GRx+Biosims 2019 Conference: Advancing Biosimilars Access

Thursday November 21, 2019

Earlier this month the Association for Accessible Medicines (AAM) and its Biosimilars Council hosted the second annual GRx+Biosims Conference for more than 600 attendees from around the world. The jam-packed three-day event featured notable speakers from the U.S. Food and Drug Administration (FDA), industry, payer and patient advocacy groups to discuss how best to increase patient access to safe, effective and competitively priced generics and biosimilars.

GRx+Biosims kicked off with keynotes from FDA leaders Anna Abram, Deputy Commissioner for Policy, Legislation and International Affairs and Dr. Sarah Yim, Acting Director of the Therapeutic Biologics and Biosimilars Office. Both provided updates from the agency on regulatory issues related to the generics and biosimilars industries and underscored their strong support for industry efforts to increase the availability of generic and biosimilar medicines for America’s patients. Each emphasized the FDA’s desire to continue to work closely with industry stakeholders to advance treatment options.

Anna Abram, FDA
Sarah Yim, MD, Office of New Drugs, CDER, FDA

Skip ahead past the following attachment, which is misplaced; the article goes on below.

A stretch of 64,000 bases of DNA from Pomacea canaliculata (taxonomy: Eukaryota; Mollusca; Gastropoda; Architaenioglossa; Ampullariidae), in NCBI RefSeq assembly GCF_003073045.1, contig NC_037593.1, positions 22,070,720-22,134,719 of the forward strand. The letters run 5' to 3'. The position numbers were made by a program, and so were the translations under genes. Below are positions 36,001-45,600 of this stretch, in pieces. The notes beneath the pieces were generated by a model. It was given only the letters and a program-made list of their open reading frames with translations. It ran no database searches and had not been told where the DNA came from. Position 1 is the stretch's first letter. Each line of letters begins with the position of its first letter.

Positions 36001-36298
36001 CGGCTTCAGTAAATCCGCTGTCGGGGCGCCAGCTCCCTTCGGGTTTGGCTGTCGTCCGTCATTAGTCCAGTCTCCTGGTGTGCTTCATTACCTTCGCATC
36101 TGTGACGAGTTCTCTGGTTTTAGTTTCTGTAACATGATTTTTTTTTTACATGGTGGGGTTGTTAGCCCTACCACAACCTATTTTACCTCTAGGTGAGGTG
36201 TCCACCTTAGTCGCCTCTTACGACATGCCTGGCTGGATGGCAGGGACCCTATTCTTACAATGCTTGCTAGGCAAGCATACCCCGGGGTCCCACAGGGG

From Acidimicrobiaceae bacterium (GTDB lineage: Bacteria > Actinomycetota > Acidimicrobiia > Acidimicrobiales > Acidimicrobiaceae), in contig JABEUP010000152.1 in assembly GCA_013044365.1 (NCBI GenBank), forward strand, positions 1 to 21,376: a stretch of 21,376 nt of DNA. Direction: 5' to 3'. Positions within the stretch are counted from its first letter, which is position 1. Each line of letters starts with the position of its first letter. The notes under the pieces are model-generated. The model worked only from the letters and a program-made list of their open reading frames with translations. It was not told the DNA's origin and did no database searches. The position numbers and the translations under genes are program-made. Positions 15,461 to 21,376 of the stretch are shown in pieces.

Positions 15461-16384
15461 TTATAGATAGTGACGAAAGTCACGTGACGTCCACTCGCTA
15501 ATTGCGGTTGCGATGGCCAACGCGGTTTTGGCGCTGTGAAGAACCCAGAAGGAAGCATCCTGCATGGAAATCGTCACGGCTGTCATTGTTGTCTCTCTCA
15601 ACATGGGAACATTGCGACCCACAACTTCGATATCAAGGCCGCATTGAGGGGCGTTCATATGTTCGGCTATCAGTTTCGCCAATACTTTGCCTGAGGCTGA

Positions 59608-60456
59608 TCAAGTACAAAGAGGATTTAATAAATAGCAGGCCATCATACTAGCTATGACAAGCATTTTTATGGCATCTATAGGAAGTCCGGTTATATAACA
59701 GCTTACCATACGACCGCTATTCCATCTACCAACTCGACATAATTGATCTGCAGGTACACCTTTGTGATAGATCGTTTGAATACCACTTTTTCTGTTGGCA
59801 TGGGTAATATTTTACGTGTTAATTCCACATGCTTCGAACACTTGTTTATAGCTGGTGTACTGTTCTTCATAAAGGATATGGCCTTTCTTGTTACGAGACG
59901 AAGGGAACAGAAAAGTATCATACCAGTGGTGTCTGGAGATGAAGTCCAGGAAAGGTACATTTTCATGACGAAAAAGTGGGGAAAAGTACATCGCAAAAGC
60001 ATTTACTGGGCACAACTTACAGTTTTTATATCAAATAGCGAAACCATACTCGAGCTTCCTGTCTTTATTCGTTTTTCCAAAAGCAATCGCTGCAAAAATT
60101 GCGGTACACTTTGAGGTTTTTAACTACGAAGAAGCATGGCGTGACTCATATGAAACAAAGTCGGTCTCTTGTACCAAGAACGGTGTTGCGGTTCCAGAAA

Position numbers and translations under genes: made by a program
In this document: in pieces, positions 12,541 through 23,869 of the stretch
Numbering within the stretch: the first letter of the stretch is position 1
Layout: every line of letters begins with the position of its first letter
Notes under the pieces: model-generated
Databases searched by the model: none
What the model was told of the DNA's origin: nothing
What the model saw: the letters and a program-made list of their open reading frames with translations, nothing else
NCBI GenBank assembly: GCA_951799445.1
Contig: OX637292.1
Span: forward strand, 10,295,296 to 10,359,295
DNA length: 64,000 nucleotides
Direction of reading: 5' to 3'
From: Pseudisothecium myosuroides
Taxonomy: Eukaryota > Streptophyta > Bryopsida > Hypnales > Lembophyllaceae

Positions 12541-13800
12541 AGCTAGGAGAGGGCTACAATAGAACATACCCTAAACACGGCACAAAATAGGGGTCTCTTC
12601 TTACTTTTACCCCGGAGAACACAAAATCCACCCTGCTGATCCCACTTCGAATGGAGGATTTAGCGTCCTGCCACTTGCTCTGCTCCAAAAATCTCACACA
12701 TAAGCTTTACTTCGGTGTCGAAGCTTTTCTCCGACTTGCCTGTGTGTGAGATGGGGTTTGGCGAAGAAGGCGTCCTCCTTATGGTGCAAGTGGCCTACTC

The FDA keynotes were bookended by remarks from former FDA Commissioner Dr. Scott Gottlieb, who continues to be a tireless advocate for generics and biosimilars since his tenure with the FDA concluded. Gottlieb spoke to the importance of creating policies that foster biosimilars, noting that “compared with where we could be, we are much further ahead on biosimilars. We are making headway and should continue to push forward.”

Scott Gottlieb, MD, Former Commissioner, FDA

The program also included a number of interactive panel discussions with high-profile speakers focusing on AAM and council priority issues. The “Breaking Through on Biosimilars” track offered a robust picture of the current state of the industry and encouraged attendees to consider some of the biggest challenges currently facing the biosimilars market, including global harmonization, stakeholder education, payer strategies to drive adoption and the status of the FDA’s 2018 Biosimilars Action Plan.

From left to right: Christine Simmon, AAM, Molly Burich, MS, Boehringer Ingelheim Pharmaceuticals, Inc., James Carey, Merck & Co., Inc., Erika Satterwhite, Mylan, Inc.
From left to right: Andrew Bourgoin, Boehringer Ingleheim Pharmaceuticals, Inc., Sameer Awsare, MD, the Permanente Medical Group, Kelly Willenberg, DBA, RN, CCRP, CHRC, CHC, Oncology Nursing Society, and Anna Hyde, MA, Arthritis Foundation
Amy Gutierrez, PharmD, Kaiser Permanente National Pharmacy Programs & Services

Some of the biggest takeaways from this year’s biosimilars track include the ongoing efforts to incorporate the European experience into U.S. biosimilar development and approval, in particular culling from its 12 years of safe and effective biosimilars use and using the plethora of post-marketing surveillance data as a springboard for the U.S. market.